Switchback English
Entry for 2017-02-20


Some passages in English reverse the field repeatedly and get you coming and going. This, for example, was a front page headline in the New York Times a few years ago:

FEDERAL JUDGE EXTENDS BAN
ON END TO AFFIRMATIVE ACTION

Is that good or bad?

Two wrongs do not make a right. Three lefts sometimes do. I try to sort out switchback expressions by charting each positive and negative reference as a "Yes" or a "No" and then counting them up.

FEDERAL JUDGE
EXTENDS (yes)
BAN (no)
ON END (no)
TO AFFIRMATIVE (yes)
ACTION (yes)

This would give the "yes" vote a 3-2 majority, so the ruling would favor affirmative action. But if "affirmative action" is taken as a single, redundant affirmative, then the tally is even at 2-2, so it's necessary to seek further clarification in the story under the headline.

In a preliminary (MAYBE)
injunction (NO)
issued (YES)
late this afternoon...
the judge ruled (YES)
that opponents (NO)
of the ban (NO)
would probably (MAYBE)
prevail (YES)
in their argument (MAYBE NOT)
that it violated (NO)
the Constitution by denying (NO)
equal treatment to women and minorities (YES)

That's a 5-4 vote against affirmative action, which would certainly surprise the judge and the Times editors. So much for that system of analysis.

I yearn for a simpler time when, as James Thurber recalled it, his enigmatic friend Christabelle (who had promised her butler that she would write him into her next novel as the uncharacter of a nonbutler) would respond to someone's assertion by saying, "That's not unmeaningless."


Finch Thing
Entry for 2017-02-18


A purple finch at the thistle feed
took a thurple pinch of fistle theed,
then, thoft thpoken,
thang but a withp,
and even that with a lithp.
(Thiffle feed puckerth your wipth.)


Mailers
Entry for 2017-02-14


Excerpted from Direct Mail (in the Encyclopedia of Advertising)

Coca Cola can afford to float a $45 million flight of ads and commercials to reach 200 million people, all of whom are potential customers. But if they were selling primary ore-crushers or backsizing latex instead of soda-pop, then they would have only a few dozen or a few hundred prospects, and they would just have to look them up, give them a call or play golf with them. If they were selling heat-resistant polyesters or drill pipe, there would be several thousand potential buyers -- too few for TV, too many for golf, but just a nice size list for a direct-mail piece offering free product literature and maybe a chance on a Lexus.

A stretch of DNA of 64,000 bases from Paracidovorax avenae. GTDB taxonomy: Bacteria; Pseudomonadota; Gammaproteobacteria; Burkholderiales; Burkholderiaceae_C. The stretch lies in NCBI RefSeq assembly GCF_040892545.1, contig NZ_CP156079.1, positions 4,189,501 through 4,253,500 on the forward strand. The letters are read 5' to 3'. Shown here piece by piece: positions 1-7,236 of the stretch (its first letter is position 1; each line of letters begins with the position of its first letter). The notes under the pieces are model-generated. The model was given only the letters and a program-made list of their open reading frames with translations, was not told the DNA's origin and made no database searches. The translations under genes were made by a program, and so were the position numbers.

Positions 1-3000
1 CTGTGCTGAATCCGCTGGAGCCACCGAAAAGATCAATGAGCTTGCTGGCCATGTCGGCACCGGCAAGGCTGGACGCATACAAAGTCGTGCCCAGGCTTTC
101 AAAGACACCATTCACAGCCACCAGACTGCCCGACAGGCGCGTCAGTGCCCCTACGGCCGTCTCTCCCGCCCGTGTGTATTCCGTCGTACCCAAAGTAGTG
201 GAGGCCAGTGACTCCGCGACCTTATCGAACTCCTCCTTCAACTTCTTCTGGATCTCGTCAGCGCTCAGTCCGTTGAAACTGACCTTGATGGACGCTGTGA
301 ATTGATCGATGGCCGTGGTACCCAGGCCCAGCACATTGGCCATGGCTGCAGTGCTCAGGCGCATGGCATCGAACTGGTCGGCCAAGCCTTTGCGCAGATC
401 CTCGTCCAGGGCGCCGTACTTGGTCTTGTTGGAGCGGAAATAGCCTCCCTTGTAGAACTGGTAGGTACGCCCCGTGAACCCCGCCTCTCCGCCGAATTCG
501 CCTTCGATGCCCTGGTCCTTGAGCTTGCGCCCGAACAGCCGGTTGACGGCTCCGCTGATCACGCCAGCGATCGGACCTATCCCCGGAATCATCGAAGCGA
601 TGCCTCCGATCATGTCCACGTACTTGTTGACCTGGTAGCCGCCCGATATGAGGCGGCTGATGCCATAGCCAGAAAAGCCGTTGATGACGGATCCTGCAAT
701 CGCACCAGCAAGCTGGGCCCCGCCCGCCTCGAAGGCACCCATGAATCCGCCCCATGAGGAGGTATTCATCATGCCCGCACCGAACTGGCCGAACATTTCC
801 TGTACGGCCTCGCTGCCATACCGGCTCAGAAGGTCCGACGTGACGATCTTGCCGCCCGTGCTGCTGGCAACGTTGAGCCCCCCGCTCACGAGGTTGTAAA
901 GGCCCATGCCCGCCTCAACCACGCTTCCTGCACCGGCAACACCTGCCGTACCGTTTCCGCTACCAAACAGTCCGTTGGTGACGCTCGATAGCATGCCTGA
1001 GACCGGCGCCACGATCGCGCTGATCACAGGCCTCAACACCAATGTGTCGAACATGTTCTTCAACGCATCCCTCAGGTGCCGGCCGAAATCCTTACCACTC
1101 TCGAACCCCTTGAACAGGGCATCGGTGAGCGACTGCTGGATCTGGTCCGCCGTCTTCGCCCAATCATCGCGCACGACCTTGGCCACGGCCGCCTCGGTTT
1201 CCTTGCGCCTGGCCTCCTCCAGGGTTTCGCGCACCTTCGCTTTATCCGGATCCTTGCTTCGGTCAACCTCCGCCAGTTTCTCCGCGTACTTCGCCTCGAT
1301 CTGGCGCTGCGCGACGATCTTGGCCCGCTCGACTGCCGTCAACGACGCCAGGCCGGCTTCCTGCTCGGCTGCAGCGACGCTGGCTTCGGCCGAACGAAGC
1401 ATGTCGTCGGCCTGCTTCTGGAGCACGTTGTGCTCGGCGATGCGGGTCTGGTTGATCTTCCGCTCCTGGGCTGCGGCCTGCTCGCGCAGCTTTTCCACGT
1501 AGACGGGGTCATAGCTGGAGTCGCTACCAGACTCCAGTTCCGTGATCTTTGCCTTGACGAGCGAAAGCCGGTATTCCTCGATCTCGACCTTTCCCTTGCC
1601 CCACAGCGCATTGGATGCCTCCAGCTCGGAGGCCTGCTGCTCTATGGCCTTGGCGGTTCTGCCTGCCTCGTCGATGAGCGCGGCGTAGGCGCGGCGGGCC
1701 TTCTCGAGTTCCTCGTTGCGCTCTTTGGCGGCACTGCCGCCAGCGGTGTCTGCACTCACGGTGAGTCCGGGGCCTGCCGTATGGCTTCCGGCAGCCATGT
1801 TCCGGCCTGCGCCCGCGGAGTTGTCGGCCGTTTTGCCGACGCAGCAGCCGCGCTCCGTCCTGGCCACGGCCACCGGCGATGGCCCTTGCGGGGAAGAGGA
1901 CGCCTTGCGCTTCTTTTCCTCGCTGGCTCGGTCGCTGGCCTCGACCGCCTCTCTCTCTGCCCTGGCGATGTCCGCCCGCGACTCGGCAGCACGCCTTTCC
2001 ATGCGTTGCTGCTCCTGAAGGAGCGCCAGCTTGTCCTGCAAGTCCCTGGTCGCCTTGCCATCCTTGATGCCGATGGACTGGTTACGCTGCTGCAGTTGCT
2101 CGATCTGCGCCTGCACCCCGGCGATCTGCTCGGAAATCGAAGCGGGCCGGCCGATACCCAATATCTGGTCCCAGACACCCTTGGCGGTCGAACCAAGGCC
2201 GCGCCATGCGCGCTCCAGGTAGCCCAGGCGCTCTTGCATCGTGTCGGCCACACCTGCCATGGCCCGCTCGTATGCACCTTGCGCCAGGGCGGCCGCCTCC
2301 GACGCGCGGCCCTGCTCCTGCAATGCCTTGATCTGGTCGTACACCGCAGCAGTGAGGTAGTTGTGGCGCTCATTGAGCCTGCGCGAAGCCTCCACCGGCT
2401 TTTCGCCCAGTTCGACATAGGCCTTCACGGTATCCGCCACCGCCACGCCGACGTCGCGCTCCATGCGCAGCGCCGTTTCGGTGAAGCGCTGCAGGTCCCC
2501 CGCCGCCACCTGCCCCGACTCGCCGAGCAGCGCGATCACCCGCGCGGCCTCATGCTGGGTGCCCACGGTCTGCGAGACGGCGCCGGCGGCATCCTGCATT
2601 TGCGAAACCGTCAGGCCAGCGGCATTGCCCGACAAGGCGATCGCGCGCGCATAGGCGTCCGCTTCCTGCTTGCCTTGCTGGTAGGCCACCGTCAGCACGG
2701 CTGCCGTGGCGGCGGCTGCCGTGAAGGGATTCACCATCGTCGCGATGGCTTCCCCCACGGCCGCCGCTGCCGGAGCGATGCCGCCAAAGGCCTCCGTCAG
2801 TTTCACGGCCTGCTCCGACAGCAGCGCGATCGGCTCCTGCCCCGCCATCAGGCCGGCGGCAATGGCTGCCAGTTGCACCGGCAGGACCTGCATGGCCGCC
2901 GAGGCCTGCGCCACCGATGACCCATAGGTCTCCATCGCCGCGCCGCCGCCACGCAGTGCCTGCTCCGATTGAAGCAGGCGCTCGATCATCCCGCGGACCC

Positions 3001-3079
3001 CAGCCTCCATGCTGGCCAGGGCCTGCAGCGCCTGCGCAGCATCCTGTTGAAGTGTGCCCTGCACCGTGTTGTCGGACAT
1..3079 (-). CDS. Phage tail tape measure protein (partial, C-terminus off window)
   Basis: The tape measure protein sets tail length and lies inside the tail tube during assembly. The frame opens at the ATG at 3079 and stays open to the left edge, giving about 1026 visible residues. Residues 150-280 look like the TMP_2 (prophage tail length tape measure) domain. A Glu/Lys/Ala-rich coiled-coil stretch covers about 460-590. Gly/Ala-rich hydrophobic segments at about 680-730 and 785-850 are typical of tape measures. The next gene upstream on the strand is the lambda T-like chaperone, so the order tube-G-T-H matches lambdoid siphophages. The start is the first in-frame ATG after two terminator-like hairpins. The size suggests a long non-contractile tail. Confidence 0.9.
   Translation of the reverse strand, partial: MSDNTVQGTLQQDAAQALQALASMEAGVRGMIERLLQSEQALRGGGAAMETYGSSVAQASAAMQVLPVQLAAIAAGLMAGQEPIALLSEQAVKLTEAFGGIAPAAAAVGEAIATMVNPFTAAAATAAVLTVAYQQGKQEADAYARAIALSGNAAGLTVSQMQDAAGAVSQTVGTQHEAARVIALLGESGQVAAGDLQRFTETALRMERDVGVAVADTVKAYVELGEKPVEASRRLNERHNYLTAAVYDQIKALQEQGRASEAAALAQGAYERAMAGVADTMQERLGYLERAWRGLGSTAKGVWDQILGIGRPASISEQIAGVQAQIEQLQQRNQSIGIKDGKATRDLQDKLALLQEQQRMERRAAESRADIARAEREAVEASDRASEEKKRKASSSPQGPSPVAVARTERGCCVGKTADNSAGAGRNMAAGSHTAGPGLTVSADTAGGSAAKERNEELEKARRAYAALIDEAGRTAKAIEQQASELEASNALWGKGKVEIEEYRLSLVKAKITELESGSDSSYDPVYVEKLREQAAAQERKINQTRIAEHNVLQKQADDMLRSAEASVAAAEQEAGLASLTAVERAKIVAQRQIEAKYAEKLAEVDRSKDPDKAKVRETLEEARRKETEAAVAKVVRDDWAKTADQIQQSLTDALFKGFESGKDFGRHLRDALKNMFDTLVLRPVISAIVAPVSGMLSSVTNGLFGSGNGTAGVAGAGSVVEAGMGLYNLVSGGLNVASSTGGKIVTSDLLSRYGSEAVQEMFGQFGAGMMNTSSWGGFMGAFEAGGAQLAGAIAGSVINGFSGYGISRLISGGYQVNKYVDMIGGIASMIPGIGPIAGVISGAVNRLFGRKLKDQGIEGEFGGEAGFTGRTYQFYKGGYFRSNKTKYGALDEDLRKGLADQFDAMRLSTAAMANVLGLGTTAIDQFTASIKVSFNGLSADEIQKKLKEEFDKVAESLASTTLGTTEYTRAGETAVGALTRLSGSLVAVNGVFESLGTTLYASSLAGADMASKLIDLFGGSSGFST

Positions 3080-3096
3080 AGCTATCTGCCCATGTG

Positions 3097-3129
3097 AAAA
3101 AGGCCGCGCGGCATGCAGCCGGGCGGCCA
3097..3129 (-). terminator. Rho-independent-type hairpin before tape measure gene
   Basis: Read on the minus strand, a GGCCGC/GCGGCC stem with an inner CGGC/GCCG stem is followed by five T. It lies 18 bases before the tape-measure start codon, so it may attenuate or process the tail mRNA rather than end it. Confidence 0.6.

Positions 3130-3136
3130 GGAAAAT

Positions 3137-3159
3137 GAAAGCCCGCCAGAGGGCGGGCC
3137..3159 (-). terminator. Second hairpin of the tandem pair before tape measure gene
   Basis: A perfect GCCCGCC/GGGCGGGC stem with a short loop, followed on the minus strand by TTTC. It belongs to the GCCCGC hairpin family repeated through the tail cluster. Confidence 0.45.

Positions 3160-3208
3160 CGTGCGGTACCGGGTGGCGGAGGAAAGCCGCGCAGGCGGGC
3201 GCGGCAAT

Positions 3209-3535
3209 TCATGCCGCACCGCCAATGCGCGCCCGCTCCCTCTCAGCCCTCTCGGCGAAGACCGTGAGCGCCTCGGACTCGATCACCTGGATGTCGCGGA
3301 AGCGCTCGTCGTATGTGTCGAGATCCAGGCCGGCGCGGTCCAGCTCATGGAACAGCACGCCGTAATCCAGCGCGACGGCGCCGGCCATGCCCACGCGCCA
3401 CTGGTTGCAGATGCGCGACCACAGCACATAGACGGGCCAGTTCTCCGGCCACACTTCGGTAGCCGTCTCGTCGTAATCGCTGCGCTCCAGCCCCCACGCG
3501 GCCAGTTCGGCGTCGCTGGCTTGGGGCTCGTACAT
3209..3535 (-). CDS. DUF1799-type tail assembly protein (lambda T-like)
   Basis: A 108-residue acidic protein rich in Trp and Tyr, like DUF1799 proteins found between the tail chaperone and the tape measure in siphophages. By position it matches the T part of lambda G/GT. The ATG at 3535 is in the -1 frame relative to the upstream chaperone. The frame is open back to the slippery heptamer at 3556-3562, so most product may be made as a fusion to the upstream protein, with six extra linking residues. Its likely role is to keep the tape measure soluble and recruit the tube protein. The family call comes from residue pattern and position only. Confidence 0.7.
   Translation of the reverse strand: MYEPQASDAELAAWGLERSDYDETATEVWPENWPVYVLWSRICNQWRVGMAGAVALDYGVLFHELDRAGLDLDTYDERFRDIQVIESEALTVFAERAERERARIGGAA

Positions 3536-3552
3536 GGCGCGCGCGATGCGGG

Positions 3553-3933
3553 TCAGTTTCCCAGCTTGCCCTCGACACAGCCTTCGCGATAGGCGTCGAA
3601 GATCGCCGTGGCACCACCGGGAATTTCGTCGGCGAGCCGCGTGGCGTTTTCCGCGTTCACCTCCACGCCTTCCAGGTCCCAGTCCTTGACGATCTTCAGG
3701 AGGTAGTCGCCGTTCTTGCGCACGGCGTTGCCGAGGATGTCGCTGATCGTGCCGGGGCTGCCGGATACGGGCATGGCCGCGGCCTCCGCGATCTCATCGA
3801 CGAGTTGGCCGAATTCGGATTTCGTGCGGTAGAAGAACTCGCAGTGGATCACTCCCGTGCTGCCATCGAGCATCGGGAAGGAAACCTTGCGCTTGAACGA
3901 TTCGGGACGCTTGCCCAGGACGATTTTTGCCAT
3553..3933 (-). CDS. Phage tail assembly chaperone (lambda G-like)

Mailers. The basic unit of industrial direct mail is the "mailer" or "mailing piece." This is often a simple card or folder with a reply card, but sometimes it's much fancier. To many art directors, a direct mail assignment is an invitation to an Origami festival, evoking spectacular folding circuses of multiple die-cuts, pop-ups, and wall-size scratch-and-sniff posters destined to win awards -- if not from the New York Art Directors' Show, then at least from a grateful paper company.

Littacher. Whoever sends in the reply card will receive "product literature" (pronounced littacher), usually a booklet or brochure. (The distinction between a brochure and a folder is highly theoretical, but generically speaking a brochure contains more product information, while a folder is more likely to have big headlines and a bird on it.)



Personages
Entry for 2017-02-12


Gutenberg
 
Pythagoras
 
Gibbon
 
Hopper
 
Puccini
 


Intercession
Entry for 2017-02-10


Good Saint Sister Solitary
up there in her hermity
shuns the dread idolitary,
prays for your infirmity.
Her grace, though in its infantry,
will grow, because of cavalry